A recent list by Forbes announced the 18 wealthiest people in the continent, all of whom are men, with five billionaires on the list from Cairo, Egypt, and all belonging to the Sawiris and Mansour families. How did they get there? What does their work entail? We’ve certainly got a lot to learn from the financial tycoons. For starters, we can learn of their background and education, their achievements and of course, net-worth. Perhaps that would shed light on what makes them who they are and what it takes to achieve such impeccable success.
The youngest of the renowned Sawiris brothers is the second richest man in the continent, following Aliko Dangote of Nigeria, creator and CEO of the continent’s largest cement producer. Nassif Sawiris is a descendent of Egypt’s wealthiest family, and he graduated with a BA in Arts & Science from the University of Chicago. Sawiris holds a 6% stake in Adidas, and a 5% stake New York’s MSG Sports, who feature some of the most recognised teams in professional sports, including the New York Nicks and the New York Rangers. Sawiris also owns the notable engineering and building firm, Orascom Construction and runs OCI, one of the world’s largest nitrogen fertiliser producers based in Texas and Iowa. His net worth is 8.4 billion dollars.
Second on our list is the oldest Sawiris brother, Naguib, coming in at 8th place after Issad Rebrab of Algeria, owner of Cevital the world’s largest sugar refineries. Naguib Sawiris is the chairman of Orascom TMT Investments, which has stakes in Egypt and Italy. Sawiris graduated with a BA in Arts & Science, and a Masters in Science from the Swiss Federal Polytechnical Institute. He built his fortune after selling Orascom Telecom to the Russian telecom firm Veon. Sawiris owns 88% of Euronews and a luxury resort on the Caribbean island of Grenada. His net worth is 3.2 billion dollars.
Number 11 on the list of Africa’s richest billionaires is none other than Mohamed Mansour at 2.5 billion dollars, following Koos Bekker of South Africa, owner of the eCommerce investor and cable TV powerhouse, Naspers. Mansour is the executive supervisor of the family’s multifaceted company, Mansour Group, founded by his late father, Loutfy, in 1952. Mansour Group also holds exclusive distribution rights for Caterpillar equipment in Egypt. Mansour is the owner of General Motors dealerships and one of their biggest distributors worldwide. Graduated with a Masters in Business Administration at Auburn University, the diversified billionaire is self-made (as is the case with his entire family and their fortunes) and served as Minister of Transportation from 2006 to 2009.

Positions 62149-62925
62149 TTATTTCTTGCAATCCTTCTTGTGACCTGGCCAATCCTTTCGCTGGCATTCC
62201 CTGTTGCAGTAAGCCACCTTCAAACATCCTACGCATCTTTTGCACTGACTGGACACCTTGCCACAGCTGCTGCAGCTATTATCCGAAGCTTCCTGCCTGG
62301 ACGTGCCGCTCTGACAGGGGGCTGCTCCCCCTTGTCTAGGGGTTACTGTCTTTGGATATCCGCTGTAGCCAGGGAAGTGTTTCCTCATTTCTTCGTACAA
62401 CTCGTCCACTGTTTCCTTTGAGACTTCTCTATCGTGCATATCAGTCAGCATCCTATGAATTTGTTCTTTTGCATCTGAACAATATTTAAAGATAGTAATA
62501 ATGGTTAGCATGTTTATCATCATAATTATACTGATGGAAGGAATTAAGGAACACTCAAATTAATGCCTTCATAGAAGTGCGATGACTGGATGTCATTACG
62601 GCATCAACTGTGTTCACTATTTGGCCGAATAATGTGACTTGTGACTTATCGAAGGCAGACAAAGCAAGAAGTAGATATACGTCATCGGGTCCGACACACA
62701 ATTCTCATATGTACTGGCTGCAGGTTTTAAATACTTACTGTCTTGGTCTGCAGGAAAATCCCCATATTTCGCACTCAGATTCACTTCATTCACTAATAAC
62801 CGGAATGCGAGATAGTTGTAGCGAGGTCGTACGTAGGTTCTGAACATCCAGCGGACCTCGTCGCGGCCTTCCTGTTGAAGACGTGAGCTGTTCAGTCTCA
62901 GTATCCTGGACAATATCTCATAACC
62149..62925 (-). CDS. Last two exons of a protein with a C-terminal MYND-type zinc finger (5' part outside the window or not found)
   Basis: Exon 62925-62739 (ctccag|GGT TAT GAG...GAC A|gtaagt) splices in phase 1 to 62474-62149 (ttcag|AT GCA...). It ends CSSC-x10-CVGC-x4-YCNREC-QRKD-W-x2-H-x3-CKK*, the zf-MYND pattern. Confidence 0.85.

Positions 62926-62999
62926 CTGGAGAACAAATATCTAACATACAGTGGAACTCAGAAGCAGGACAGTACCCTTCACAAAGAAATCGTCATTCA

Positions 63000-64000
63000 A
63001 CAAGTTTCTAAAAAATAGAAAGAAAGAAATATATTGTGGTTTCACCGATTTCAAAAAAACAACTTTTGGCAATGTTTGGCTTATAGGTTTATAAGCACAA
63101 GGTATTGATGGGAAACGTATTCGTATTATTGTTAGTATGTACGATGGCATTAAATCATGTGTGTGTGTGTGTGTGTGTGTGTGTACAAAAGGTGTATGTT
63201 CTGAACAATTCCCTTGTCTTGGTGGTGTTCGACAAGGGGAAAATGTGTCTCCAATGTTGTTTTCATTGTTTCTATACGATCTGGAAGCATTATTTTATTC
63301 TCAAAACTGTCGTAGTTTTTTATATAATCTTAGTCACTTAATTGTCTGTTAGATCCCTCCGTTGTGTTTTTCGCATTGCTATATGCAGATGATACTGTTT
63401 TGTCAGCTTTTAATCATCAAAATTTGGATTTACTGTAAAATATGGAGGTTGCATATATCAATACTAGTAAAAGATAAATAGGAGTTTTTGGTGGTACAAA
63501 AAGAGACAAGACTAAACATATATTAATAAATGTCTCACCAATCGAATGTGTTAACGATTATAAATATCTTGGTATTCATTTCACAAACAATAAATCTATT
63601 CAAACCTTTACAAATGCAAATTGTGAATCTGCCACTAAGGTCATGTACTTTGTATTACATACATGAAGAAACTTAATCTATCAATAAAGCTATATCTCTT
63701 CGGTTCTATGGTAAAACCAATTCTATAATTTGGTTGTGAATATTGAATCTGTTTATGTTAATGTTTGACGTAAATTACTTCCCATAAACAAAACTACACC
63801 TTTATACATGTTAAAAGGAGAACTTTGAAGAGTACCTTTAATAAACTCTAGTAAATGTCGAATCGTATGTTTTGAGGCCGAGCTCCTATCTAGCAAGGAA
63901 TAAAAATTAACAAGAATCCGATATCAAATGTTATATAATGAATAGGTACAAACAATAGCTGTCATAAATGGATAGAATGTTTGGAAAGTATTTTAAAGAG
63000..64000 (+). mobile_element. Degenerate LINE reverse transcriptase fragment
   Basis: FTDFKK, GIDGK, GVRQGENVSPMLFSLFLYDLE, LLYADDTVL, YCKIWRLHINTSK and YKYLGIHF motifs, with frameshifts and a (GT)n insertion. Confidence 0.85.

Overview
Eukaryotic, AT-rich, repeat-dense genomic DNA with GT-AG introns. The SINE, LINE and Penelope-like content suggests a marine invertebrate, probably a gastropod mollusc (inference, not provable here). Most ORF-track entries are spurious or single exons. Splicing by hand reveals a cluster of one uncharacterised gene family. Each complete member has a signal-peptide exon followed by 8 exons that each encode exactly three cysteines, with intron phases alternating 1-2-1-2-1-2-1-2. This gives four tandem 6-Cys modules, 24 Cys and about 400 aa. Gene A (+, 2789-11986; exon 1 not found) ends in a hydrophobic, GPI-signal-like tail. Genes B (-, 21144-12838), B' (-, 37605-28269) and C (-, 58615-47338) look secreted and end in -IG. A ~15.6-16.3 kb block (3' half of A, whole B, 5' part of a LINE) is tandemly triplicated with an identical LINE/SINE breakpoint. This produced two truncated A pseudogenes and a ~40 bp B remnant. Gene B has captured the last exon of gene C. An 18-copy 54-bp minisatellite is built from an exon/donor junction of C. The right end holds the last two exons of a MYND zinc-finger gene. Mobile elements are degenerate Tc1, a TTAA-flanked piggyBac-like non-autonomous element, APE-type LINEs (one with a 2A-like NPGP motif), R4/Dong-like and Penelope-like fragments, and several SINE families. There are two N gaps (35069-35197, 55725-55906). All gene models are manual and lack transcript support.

At 14th place is the eldest brother and chairman of the family-owned Mansour Group, Youssef Mansour, at 1.5 billion dollars, following Mohammed Dewji of Tanzania, owner of the textile manufacturer, flour milling, beverages, and edible oils METL. Graduated with a Masters in Business Administration at Auburn University and a BA in Engineering at the North Carolina State University, Mansour oversees the Mansour Group’s consumer goods division, which includes supermarket chain, Metro. He also has sole distribution rights for L’Oreal in Egypt.
The youngest Mansour brother is the 18th richest man in the continent, with a net worth of 1.1 billion dollars. Graduated with a Bachelor’s degree in Arts & Science at the George Washington University, Mansour is a shareholder in the family-owned Mansour Group and chairman of Palm Hills Developments, one of Egypt’s largest real estate developers. Mansour Group is also the sole franchisee of Mcdonald’s in Egypt.